National Health Insurance(Kokumin Kenkoh Hoken 国民健康保険)

This insurance is mainly for people who are self-employed, farmers, retired, etc. Each municipal office has a National Health Insurance section. A notice of payment due will be mailed and payment should be made at a bank or post office.

Foreigners qualify for National Health Insurance if they are not covered by other Japanese public insurance and if they plan to stay in Japan more than one year. Also eligible are foreigners (including students) with visas for less than a year if they can prove intent to stay more than one year. Policy-holders (hi-hokensha 被保険者) and dependents receive equal benefits. This insurance covers 70% of medical cost for both policy-holders and dependents. Each city, town, and village has a different system of calculating insurance premiums. Depending on local government budgets, premiums fluctuate slightly every year.


Contact the National Health Insurance section (kokumin kenkoh hokenka 国民健康保険課) of your local office.


Necessary documents for applications are;

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V. Visiting Doctors or Medical Clinics

How to Find a Doctor

Ask friends, co-workers, and acquaintances for advice about doctors. For simple illnesses, such as a cold, try a clinic in your neighborhood.


Preparing for Outpatient Visits

After choosing a doctor, telephone to find if an appointment system is used.

Check outpatient hours. Patients are often only seen 09:0012:00 and 14:0018:00.

Prepare identification. On your first visit, you need to register in Japanese, so a Japanese friend can help interpret. If you are in a public health insurance plan, you must bring an Insurance Card (hokensho 保険証) on the first visit and on the first visit of every month.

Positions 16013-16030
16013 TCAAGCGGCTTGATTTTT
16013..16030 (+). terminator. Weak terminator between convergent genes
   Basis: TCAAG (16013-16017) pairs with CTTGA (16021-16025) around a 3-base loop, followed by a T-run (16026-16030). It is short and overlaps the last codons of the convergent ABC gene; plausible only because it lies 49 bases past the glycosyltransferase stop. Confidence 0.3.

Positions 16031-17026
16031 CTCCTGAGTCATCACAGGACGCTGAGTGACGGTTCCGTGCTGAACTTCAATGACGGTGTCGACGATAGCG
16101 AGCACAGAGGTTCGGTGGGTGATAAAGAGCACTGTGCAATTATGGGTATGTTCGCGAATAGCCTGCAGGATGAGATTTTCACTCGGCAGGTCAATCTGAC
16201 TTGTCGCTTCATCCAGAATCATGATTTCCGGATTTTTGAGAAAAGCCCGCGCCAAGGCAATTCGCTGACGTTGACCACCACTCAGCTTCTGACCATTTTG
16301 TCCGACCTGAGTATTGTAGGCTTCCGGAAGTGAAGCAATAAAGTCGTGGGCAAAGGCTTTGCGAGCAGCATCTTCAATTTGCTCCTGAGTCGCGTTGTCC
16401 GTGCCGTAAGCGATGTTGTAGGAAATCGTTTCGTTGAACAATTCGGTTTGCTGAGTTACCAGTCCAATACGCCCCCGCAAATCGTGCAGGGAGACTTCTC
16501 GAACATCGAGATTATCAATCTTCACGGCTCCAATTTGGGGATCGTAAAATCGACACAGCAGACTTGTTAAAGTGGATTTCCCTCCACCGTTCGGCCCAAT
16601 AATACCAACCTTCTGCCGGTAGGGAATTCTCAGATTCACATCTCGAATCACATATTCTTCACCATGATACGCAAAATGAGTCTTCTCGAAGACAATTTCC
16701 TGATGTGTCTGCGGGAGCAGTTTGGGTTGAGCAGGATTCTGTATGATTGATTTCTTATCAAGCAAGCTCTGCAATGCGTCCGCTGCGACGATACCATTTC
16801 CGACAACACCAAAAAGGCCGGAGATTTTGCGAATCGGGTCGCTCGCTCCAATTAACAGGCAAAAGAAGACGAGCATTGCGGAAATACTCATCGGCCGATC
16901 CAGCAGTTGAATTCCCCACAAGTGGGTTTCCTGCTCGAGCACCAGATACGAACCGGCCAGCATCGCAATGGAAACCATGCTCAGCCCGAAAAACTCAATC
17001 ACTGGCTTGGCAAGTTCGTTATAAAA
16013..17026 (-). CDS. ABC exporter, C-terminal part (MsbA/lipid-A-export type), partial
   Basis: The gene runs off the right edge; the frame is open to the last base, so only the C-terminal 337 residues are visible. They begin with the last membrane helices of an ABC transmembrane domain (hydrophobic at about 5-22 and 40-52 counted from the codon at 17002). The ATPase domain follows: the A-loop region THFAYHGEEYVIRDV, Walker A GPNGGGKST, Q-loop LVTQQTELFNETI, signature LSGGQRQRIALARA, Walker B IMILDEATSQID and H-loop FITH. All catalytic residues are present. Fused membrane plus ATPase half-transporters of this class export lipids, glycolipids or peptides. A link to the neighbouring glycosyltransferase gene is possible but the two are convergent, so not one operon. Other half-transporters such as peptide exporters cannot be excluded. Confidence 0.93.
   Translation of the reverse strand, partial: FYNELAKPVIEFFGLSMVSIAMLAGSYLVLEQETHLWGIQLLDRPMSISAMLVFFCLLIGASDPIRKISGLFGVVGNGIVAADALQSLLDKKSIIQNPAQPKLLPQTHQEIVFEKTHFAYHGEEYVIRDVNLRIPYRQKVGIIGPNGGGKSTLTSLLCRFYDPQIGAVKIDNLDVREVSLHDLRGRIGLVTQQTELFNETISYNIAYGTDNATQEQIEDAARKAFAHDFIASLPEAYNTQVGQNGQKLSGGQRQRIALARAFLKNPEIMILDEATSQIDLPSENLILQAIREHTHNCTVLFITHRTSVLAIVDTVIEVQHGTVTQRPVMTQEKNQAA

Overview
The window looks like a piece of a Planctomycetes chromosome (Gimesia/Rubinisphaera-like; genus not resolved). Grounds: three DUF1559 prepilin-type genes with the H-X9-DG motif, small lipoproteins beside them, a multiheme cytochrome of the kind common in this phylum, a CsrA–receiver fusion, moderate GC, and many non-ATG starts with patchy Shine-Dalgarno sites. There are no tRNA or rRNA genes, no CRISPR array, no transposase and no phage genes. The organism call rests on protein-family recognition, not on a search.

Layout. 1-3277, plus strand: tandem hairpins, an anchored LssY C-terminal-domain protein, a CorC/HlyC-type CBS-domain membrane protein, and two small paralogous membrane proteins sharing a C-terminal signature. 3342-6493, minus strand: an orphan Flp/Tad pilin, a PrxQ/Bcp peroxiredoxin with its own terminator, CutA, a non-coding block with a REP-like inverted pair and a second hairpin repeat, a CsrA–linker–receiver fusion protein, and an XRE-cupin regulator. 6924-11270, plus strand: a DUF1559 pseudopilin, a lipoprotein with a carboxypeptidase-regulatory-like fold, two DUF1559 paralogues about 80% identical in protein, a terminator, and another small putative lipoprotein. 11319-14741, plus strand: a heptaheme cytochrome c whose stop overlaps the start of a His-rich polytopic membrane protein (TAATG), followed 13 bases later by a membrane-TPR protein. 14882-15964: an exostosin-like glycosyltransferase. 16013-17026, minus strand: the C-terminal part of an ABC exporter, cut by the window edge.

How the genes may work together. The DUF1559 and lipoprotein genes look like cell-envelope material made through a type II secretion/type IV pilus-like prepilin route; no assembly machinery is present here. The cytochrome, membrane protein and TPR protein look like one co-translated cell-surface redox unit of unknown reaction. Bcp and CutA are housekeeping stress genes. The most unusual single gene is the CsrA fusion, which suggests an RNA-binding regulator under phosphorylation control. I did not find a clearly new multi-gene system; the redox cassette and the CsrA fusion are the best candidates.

Money is essential. Even with public insurance, there is still a fee, usually modest. Take at least \10,000\20,000. Prepare a written description of your illness or problem. Be specific. Remember the doctors busy schedule.


Making appointment by Phone

The doctors listed in the following column welcome foreign patients and understand difficulties posed by an unfamiliar medical system. Feel free to ask questions if you dont fully understand the doctors diagnosis or treatment. Phone prior to your visit. Many receptionists in doctors offices dont speak foreign languages.  


These expressions may be useful:

You: Hello. My name is (Your Name) from (Your Country).

Can I speak to Dr.(Doctors Last Name)?

Moshimoshi, (Your Country) no (Your Name) desu. (Dr.s Last Name) sensei Onegaisimasu.

You: Can I make an appointment? Yoyaku onegai dekimasuka?.


The receptionist will transfer you to a doctor. If the doctor is unavailable, here are some expressions you may hear or use.

Receptionist: The doctor is not in at the moment. Sensei wa ima rusudesu.

You: I see. I will call again later. Sohdesuka, dewa mata atode denwashimasu.